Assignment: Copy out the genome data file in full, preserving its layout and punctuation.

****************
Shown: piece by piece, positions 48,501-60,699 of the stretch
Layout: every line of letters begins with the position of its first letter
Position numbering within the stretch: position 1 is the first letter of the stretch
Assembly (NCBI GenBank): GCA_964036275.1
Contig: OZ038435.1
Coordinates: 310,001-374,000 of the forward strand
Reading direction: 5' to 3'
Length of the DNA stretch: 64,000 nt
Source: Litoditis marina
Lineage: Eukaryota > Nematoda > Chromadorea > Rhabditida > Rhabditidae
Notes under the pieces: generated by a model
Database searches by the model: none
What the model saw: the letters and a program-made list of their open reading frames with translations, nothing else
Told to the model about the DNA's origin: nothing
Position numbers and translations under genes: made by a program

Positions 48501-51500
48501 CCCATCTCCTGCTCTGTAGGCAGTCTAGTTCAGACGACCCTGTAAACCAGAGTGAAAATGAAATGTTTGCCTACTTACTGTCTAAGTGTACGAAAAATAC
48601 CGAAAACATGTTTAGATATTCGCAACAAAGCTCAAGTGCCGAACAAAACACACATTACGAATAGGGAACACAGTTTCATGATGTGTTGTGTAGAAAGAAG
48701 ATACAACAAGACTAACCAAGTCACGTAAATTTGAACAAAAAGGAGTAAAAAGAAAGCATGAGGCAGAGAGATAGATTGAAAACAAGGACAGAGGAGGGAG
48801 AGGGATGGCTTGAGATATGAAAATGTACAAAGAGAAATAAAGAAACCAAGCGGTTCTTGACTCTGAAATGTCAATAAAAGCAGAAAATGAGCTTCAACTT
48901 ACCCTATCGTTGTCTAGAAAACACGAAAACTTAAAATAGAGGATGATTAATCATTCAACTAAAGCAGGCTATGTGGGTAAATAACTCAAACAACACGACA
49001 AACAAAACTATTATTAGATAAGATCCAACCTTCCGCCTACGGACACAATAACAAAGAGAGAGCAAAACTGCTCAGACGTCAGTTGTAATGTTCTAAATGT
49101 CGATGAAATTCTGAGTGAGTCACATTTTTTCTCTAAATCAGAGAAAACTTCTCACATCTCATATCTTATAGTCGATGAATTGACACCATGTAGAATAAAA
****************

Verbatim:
Shown: piece by piece, positions 48,501-60,699 of the stretch
Layout: every line of letters begins with the position of its first letter
Position numbering within the stretch: position 1 is the first letter of the stretch
Assembly (NCBI GenBank): GCA_964036275.1
Contig: OZ038435.1
Coordinates: 310,001-374,000 of the forward strand
Reading direction: 5' to 3'
Length of the DNA stretch: 64,000 nt
Source: Litoditis marina
Lineage: Eukaryota > Nematoda > Chromadorea > Rhabditida > Rhabditidae
Notes under the pieces: generated by a model
Database searches by the model: none
What the model saw: the letters and a program-made list of their open reading frames with translations, nothing else
Told to the model about the DNA's origin: nothing
Position numbers and translations under genes: made by a program

Positions 48501-51500
48501 CCCATCTCCTGCTCTGTAGGCAGTCTAGTTCAGACGACCCTGTAAACCAGAGTGAAAATGAAATGTTTGCCTACTTACTGTCTAAGTGTACGAAAAATAC
48601 CGAAAACATGTTTAGATATTCGCAACAAAGCTCAAGTGCCGAACAAAACACACATTACGAATAGGGAACACAGTTTCATGATGTGTTGTGTAGAAAGAAG
48701 ATACAACAAGACTAACCAAGTCACGTAAATTTGAACAAAAAGGAGTAAAAAGAAAGCATGAGGCAGAGAGATAGATTGAAAACAAGGACAGAGGAGGGAG
48801 AGGGATGGCTTGAGATATGAAAATGTACAAAGAGAAATAAAGAAACCAAGCGGTTCTTGACTCTGAAATGTCAATAAAAGCAGAAAATGAGCTTCAACTT
48901 ACCCTATCGTTGTCTAGAAAACACGAAAACTTAAAATAGAGGATGATTAATCATTCAACTAAAGCAGGCTATGTGGGTAAATAACTCAAACAACACGACA
49001 AACAAAACTATTATTAGATAAGATCCAACCTTCCGCCTACGGACACAATAACAAAGAGAGAGCAAAACTGCTCAGACGTCAGTTGTAATGTTCTAAATGT
49101 CGATGAAATTCTGAGTGAGTCACATTTTTTCTCTAAATCAGAGAAAACTTCTCACATCTCATATCTTATAGTCGATGAATTGACACCATGTAGAATAAAA